In Chicago, Nick Basta and colleagues from CFAES’s School of Environment and Natural Resources are helping restore “an 87-acre wasteland of glassy slag” using topsoil made from biosolids. Biosolids are treated sewage sludge (in this case, collected by Chicago’s sewage system); once treated, they’re safe to use, free of pathogens and full of nutrients that help plants grow. In test plots, a biosolids-based soil blend made by Basta and team worked better than a wood-chip-based compost at supporting plants and beneficial soil organisms. The slag is waste from steel mills that used to be on the site. Read more in a story in TerraDaily.
Archive for December, 2015
CFAES plant expert Jim Chatfield, who’s engaging, funny and even poetic, plus knows his stuff down to its roots, presents “Trees on Tap: How Plants Rule the Earth” at 7 p.m. tonight at the First Amendment Public House, 150 W. Liberty St. in Wooster. The free public event is part of the Wooster Science Café series.
CFAES’s Katrina Cornish, who holds the Endowed Chair in Bio-based Emergent Materials and is an Ohio Research Scholar, has been named a Fellow of the National Academy of Inventors, one of two inductees — along with Vice President for Research Caroline Whitacre — from Ohio State this year. Read the story. In her research, Cornish is developing new and more sustainable sources of natural rubber — specifically Russian dandelion and guayule — for growing in Ohio and use by industry. Watch a 2013 video profile.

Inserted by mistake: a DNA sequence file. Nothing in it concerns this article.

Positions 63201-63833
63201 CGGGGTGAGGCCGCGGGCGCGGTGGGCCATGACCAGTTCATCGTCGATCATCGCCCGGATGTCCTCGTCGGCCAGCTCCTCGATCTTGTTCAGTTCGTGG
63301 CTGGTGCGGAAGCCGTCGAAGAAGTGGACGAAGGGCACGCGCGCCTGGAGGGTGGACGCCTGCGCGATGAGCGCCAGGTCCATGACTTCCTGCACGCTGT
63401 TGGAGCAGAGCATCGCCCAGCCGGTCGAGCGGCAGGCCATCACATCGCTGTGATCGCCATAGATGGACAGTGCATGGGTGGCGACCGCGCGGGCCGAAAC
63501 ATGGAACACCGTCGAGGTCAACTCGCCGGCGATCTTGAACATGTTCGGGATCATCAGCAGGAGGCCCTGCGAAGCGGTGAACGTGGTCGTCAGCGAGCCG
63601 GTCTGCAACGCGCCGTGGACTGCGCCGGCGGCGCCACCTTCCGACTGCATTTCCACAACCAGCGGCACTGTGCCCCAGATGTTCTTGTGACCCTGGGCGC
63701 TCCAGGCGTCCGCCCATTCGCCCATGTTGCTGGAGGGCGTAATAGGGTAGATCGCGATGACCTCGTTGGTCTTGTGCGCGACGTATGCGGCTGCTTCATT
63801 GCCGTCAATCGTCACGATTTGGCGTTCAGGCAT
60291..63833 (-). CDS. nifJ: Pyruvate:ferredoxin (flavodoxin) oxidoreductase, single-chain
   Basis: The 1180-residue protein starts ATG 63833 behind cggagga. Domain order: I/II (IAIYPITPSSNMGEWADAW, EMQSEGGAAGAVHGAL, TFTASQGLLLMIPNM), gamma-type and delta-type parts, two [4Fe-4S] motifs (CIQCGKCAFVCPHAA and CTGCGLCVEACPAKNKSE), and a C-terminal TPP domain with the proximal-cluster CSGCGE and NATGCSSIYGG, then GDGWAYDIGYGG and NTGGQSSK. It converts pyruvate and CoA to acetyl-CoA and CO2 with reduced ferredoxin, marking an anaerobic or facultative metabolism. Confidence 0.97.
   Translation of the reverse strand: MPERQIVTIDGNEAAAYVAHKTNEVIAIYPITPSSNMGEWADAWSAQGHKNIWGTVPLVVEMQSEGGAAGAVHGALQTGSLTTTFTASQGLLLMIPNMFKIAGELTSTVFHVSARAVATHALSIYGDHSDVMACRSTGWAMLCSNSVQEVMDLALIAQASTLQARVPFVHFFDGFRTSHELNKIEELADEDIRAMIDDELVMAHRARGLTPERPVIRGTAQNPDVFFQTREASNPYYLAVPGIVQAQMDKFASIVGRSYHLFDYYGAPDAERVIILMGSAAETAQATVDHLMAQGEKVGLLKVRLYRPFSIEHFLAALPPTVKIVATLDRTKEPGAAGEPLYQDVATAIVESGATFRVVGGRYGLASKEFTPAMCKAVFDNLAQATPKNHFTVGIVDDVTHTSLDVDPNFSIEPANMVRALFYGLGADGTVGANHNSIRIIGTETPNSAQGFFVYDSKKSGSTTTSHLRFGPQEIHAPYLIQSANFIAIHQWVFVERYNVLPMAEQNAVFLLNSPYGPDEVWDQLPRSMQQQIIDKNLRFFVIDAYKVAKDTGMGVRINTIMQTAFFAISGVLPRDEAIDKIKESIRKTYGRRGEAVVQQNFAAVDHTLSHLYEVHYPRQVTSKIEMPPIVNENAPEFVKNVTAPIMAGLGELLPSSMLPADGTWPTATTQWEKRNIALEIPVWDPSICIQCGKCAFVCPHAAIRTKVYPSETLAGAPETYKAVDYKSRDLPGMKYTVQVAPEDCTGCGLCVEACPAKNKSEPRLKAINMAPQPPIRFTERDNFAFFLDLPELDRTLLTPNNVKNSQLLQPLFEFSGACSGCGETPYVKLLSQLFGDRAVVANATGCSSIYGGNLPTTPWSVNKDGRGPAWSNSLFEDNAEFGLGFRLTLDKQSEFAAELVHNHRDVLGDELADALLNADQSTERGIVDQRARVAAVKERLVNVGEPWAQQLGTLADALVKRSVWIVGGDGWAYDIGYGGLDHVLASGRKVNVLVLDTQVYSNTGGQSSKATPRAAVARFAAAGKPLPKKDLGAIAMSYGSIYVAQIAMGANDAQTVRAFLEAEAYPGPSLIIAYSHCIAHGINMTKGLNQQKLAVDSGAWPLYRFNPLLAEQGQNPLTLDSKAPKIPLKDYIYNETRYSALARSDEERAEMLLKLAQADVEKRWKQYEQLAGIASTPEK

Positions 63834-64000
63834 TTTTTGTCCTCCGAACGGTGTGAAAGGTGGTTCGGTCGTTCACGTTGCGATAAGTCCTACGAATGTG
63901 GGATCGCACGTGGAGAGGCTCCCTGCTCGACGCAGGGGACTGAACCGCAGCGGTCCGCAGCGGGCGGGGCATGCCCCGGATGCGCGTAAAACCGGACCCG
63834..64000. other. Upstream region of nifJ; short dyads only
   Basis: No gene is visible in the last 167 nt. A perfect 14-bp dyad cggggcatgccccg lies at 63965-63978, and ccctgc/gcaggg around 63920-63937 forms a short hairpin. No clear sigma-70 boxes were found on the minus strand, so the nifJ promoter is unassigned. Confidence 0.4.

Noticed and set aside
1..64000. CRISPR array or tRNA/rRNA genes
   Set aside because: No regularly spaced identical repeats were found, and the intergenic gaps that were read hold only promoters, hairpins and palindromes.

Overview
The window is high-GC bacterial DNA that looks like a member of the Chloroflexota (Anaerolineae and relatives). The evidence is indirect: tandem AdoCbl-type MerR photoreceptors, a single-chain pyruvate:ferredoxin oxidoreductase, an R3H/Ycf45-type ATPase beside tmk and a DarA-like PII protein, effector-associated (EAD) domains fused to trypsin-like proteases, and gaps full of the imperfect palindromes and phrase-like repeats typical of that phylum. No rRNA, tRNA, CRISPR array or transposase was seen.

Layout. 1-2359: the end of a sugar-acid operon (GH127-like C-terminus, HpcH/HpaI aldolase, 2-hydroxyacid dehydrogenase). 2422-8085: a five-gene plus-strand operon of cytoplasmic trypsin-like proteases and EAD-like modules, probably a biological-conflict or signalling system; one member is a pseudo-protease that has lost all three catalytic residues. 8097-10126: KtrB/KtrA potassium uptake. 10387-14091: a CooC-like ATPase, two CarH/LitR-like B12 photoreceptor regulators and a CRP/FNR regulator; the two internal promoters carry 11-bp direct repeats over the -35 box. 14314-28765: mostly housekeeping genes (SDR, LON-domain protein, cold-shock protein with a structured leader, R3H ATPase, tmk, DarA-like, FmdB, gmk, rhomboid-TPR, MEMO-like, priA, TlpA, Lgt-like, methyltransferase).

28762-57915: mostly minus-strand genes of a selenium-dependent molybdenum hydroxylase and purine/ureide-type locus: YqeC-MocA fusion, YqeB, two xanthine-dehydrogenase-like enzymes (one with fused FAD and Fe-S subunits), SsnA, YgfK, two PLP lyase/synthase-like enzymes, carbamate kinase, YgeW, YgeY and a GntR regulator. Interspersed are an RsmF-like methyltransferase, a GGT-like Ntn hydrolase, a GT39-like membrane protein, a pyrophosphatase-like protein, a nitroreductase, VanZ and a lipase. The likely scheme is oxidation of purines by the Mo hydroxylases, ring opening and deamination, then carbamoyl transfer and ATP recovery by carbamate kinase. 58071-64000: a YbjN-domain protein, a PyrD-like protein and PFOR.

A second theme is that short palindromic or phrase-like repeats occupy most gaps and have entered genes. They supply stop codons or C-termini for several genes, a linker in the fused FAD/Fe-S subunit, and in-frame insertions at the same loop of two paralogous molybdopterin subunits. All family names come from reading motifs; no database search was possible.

Apple has named Introduction to Environmental Science, an iTunes U course developed by Brian Lower and Kylienne Clark in CFAES’s School of Environment and Natural Resources, one of its best of 2015. iTunes U offers free noncredit courses from several thousand places of learning, including Ohio State.
An unusual study at CFAES’s Mellinger Research Farm in northeast Ohio is measuring the health of the farm through its sounds. A goal is to see — er, hear — how the farm’s biological diversity changes as its farming practices change. “In a healthy agricultural ecosystem, farming sounds should coexist with sounds of the natural world, says a fact sheet on the study. You can hear “Spring Peepers and Toads, Drainage-way: March” and other recordings on the study’s webpage. CFAES’s Agroecosystems Management Program helps run the farm and is doing the study. AMP, according its website, “seeks to discover balance on Ohio farms” in part by using ecological principles on the farms. (Photo: Eastern meadlowlark, Purestock.)
Check out Jeff Reutter’s Nov. 11 City Club of Cleveland talk in the video above.
How do we fix Lake Erie? James F. McCarty of the Cleveland Plain Dealer lists five takeaways from Jeff Reutter’s talk last month at the City Club of Cleveland. Reutter retired last spring as the director of two Ohio State programs serving the lake, Ohio Sea Grant and Stone Lab, and is a special advisor to them now.
“As the climate talks in Paris draw to a close, climate activists have taken note: Soil restoration is our ally in the fight against global warming.” So wrote Seth Itzkan and Karl Thidemann, co-founders of an effort called Soil4Climate, in “Dispatch From COP21: The Convenient Truth About Soil,” a Dec. 11 essay on a web page by WBUR, Boston’s NPR station. Read it here. CFAES scientist Rattan Lal, a world expert on soil restoration, carbon sequestration and climate change, is mentioned in the essay. He explains what carbon sequestration is in a video featured in a post last week.